A fun deviation from snowflakes, I decided to try my hand a fun experiment: photographing soap bubbles as they freeze. This been on my winter to-do for a long while, but I’ve always been so busy with other projects to make an attempt… here’s my first attempt at the subject (from early 2015)! This post was originally written when the bubble was photographed.
This is a difficult subject to photograph, partly due to the difficulty in getting a bubble to not burst on impact with the snow, and partly because it starts to freeze almost immediately. This leaves very little time to get the camera and light in the proper position before the entire bubble freezes into a shell of frost. Thankfully, my work with snowflakes has developed the necessary skills to most fast and work handheld, which were put to use in this image.
Frost bubbles have another challenge, in that they are very dynamic subjects. Even at the fastest rate of speed my camera can fire, the crystals show noticeable signs of growth and/or movement. This means that focus stacking is impossible, and at the scale I was shooting the depth of field is just barely big enough. I could push it slightly further than F/10 which is what I used here, but it wouldn’t make a huge difference at this scale. Shallow focus is an element you need to work around.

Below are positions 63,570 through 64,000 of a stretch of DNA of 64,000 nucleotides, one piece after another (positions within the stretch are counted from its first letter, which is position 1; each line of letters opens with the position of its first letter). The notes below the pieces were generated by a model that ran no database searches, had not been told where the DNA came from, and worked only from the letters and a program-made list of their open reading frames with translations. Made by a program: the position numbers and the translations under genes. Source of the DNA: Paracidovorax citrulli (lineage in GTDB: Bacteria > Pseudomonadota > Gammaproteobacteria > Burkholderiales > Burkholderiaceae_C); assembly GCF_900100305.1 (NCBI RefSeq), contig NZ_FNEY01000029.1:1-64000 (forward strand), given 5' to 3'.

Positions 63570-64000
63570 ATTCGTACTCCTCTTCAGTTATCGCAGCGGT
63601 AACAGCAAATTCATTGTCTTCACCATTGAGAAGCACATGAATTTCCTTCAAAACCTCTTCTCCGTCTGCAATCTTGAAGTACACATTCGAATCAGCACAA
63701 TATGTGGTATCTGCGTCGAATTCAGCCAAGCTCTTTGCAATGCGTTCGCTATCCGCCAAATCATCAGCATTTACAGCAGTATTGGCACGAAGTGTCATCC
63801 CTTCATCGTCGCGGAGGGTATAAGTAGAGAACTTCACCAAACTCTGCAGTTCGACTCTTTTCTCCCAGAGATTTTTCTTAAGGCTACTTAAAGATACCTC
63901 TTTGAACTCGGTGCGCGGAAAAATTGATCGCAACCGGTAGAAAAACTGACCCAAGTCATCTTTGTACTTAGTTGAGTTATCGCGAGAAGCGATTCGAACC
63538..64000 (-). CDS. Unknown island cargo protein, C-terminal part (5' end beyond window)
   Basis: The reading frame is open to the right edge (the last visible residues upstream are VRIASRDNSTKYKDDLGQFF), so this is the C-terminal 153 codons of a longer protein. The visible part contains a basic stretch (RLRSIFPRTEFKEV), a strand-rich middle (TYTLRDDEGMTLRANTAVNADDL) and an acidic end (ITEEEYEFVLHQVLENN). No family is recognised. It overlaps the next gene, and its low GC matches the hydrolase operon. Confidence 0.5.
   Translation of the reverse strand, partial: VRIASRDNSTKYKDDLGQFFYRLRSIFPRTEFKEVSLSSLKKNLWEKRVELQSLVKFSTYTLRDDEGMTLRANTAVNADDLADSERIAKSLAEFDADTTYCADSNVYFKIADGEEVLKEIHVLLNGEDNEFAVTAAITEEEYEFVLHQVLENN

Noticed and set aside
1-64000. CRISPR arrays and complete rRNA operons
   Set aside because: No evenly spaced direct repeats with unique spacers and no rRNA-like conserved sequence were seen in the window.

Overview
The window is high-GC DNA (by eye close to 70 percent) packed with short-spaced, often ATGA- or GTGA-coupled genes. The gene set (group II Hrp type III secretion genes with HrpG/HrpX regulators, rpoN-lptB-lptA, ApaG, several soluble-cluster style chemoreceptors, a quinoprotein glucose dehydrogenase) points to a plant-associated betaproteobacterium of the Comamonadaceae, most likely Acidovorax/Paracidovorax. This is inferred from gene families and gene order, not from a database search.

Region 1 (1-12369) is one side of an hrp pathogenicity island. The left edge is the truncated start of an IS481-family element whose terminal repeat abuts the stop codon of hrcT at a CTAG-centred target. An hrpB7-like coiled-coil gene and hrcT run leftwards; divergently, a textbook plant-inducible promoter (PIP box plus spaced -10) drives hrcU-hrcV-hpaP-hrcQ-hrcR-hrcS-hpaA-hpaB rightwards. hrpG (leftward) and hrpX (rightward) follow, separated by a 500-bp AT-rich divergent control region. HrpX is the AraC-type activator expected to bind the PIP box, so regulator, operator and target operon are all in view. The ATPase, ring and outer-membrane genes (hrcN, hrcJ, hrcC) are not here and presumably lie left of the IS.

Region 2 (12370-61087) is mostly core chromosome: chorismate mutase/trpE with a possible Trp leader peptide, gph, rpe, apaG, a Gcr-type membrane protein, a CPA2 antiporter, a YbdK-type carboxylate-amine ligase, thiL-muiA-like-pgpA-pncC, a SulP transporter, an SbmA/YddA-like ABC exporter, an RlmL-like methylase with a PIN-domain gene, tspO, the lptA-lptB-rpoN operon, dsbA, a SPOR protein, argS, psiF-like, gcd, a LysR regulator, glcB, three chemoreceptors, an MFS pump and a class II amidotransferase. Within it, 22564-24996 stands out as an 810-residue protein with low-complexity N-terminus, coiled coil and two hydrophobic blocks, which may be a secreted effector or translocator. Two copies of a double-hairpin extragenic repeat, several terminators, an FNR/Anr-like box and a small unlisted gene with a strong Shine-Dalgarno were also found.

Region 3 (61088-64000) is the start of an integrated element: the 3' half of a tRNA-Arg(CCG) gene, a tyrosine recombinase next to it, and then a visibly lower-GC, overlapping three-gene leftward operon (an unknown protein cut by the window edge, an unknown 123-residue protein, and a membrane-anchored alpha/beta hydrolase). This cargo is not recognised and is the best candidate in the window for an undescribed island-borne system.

This bubble is lit using a high-powered LED flashlight which allows me to visualize the proper angle faster than using a regular flash. By the time I took a test shot with a flash, the chance to photograph the bubble will likely be over.
Creating these bubbles is pretty easy, and I found a recipe for stronger bubbles online:
6 parts water
2 parts dish detergent
1 part white corn syrup
The corn syrup acts as a thickening agent that makes the bubbles more stable on impact with the snow, but most of them were still breaking on contact. Smaller bubbles tended to survive longer.
Wind was also a problem. Earlier in the day my experiments were thwarted by a light breeze, but that was quickly solved with various cardboard boxes arranged as a shield.
For a first attempt, I’m pretty happy with the results. I think greater success will be had with smaller bubbles, so I’ll be working on that next. It’s a fun project when the snowflakes aren’t falling!
Of course if there are beautiful snowflakes around, forget the bubbles… grab a copy of Sky Crystals and get shooting! 🙂 www.skycrystals.ca/